“It is the reasonable price of admission to a limited government-spending program that each organization remains free to accept or reject,” he said.
The central issue in the case was whether the government could force participants in a federal program to espouse a certain policy position as a condition of receiving US funding.
“This decision is a victory for human rights,” Serra Sippel, president of the Center for Health and Gender Equity, said in a statement. “The anti-prostitution loyalty oath was based on discrimination against one of the groups most at risk of HIV infection, and had nothing to do with evidence or best practices.”
“This will allow organizations fighting HIV to address the epidemic in the most effective way possible,” Ms. Sippel said.
In passing the United States Leadership Against HIV/AIDS, Tuberculosis, and Malaria Act of 2003, Congress found that HIV/AIDS had reached pandemic proportions. More than 65 million individuals had been infected by HIV, and 25 million had died. HIV/AIDS was the fourth largest cause of death worldwide, Congress found.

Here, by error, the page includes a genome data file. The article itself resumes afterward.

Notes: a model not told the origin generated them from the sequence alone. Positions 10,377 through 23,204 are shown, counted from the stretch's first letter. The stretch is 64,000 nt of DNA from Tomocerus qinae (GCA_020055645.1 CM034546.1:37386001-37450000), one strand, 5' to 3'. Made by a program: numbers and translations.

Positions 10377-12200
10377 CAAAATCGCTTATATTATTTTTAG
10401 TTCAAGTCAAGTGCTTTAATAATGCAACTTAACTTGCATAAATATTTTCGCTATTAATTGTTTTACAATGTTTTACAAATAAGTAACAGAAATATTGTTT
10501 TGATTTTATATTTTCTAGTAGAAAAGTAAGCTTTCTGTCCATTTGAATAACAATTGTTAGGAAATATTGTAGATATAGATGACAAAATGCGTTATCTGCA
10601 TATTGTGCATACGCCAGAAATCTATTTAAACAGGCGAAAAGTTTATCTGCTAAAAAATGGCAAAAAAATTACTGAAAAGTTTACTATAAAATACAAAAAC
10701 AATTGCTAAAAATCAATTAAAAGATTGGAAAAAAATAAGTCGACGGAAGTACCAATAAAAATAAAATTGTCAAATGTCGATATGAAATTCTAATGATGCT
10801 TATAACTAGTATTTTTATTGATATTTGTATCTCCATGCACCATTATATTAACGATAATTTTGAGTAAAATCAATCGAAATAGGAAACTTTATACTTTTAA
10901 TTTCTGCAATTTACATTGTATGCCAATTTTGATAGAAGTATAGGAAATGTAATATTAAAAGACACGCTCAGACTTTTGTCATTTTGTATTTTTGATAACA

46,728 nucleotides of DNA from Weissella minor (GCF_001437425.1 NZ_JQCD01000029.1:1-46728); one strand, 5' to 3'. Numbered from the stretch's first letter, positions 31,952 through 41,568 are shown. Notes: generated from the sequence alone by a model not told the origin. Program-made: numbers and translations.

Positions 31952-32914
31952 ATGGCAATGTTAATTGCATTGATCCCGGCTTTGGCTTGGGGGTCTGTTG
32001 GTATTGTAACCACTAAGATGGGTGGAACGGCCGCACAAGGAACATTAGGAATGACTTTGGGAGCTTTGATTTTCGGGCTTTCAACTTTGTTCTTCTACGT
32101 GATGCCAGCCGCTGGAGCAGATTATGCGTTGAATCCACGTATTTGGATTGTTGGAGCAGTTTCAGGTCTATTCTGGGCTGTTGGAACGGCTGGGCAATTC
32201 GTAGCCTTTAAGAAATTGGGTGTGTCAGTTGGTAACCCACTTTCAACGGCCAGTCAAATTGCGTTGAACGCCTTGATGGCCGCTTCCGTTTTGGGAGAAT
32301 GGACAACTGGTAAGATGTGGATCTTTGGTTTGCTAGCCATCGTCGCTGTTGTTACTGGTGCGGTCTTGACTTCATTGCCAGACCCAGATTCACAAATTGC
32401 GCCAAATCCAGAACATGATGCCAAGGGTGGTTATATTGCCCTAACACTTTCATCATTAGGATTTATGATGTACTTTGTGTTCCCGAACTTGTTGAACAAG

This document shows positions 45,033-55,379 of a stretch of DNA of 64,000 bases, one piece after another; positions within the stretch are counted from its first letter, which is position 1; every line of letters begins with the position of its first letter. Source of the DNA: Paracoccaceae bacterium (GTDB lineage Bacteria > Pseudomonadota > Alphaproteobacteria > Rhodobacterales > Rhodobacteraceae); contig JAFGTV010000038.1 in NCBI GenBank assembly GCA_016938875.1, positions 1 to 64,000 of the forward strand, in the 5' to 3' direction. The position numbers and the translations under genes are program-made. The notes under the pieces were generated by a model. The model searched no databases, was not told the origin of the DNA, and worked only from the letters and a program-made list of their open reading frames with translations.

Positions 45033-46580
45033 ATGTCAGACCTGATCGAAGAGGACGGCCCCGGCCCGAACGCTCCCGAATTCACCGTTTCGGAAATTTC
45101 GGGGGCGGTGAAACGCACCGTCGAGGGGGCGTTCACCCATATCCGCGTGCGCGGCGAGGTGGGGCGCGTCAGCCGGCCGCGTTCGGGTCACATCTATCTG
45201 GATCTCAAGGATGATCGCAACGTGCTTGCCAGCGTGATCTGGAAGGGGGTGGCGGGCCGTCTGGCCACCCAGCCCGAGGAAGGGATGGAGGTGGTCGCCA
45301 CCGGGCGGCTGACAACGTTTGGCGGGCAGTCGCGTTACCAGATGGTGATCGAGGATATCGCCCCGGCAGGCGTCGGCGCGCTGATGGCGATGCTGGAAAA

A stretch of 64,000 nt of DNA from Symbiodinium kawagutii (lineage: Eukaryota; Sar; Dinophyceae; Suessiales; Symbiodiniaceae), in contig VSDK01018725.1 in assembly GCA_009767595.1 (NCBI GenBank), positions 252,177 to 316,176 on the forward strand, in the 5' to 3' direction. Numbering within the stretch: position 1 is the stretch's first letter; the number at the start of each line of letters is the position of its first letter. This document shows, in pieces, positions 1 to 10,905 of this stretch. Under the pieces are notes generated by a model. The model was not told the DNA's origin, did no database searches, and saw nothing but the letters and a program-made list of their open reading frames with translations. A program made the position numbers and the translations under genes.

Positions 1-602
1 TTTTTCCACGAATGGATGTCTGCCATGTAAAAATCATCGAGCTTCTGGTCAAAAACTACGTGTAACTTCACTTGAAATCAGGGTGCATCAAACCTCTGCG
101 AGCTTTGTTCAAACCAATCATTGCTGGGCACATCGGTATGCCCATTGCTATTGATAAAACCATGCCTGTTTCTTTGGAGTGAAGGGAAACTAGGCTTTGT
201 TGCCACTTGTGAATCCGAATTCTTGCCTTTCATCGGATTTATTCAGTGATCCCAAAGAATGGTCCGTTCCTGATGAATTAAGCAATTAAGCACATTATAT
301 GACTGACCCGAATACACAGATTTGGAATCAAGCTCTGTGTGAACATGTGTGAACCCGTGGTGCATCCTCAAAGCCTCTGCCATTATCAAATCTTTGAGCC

In sub-Saharan Africa, alone, more than 19 million had died of AIDS, with projections that a quarter of the population would die of AIDS in the next decade.
The Leadership Act was designed to put in place a comprehensive, multi-billion-dollar US response to the unfolding tragedy – including an attempt to address the underlying causes of the spread of HIV/AIDS.
Key in that goal was a strong policy opposing prostitution and sex trafficking. As a result, the law included two conditions:
First it prohibited recipients from using Leadership Act funds to “promote or advocate the legalization or practice of prostitution or sex trafficking.”
Second, the law barred any organization from receiving Leadership Act funds “that does not have a policy explicitly opposing prostitution and sex trafficking.”